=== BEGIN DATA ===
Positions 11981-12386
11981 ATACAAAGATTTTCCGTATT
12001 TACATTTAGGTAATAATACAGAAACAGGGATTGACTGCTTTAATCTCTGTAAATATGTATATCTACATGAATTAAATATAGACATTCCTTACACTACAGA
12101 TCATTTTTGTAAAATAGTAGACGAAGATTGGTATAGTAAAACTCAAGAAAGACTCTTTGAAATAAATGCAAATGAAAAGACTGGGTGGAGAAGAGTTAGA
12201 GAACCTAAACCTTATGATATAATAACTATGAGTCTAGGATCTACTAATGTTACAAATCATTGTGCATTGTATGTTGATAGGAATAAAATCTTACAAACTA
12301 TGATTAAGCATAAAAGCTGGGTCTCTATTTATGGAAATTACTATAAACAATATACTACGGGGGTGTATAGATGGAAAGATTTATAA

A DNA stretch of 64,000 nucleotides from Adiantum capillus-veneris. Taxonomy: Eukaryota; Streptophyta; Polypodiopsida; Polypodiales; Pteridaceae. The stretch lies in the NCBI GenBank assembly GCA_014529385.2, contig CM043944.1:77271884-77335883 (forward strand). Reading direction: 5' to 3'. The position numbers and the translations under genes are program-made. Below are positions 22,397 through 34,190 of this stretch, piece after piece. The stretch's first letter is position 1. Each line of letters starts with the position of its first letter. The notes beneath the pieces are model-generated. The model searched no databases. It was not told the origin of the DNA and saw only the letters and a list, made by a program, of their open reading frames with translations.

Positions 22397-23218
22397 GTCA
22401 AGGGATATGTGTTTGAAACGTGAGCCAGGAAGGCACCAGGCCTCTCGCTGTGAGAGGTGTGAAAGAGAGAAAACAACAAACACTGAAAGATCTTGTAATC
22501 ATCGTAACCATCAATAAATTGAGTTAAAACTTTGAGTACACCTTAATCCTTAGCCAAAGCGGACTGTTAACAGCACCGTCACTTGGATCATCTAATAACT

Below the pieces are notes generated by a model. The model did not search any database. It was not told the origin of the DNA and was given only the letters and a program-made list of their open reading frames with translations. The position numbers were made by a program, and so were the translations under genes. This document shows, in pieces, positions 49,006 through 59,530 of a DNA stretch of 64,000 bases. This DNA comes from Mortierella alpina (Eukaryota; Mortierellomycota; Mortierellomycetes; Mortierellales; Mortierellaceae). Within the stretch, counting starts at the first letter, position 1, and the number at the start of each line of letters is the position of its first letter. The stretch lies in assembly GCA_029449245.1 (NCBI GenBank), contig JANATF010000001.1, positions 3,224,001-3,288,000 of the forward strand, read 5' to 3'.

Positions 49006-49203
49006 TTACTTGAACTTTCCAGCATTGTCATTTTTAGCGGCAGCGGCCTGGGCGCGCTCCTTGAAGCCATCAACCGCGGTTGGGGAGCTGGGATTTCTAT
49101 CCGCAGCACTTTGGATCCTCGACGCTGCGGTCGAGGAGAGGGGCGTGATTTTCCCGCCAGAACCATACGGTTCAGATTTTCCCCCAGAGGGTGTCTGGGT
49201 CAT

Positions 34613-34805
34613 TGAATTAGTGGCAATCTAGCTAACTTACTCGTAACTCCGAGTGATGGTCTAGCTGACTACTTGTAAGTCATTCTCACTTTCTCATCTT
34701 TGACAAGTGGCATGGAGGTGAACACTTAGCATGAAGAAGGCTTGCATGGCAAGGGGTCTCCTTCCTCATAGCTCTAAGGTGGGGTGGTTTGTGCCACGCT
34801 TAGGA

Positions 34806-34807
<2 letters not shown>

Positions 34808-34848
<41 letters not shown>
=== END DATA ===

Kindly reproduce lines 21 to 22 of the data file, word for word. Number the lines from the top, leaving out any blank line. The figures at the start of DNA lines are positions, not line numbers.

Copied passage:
Positions 34806-34807
<2 letters not shown>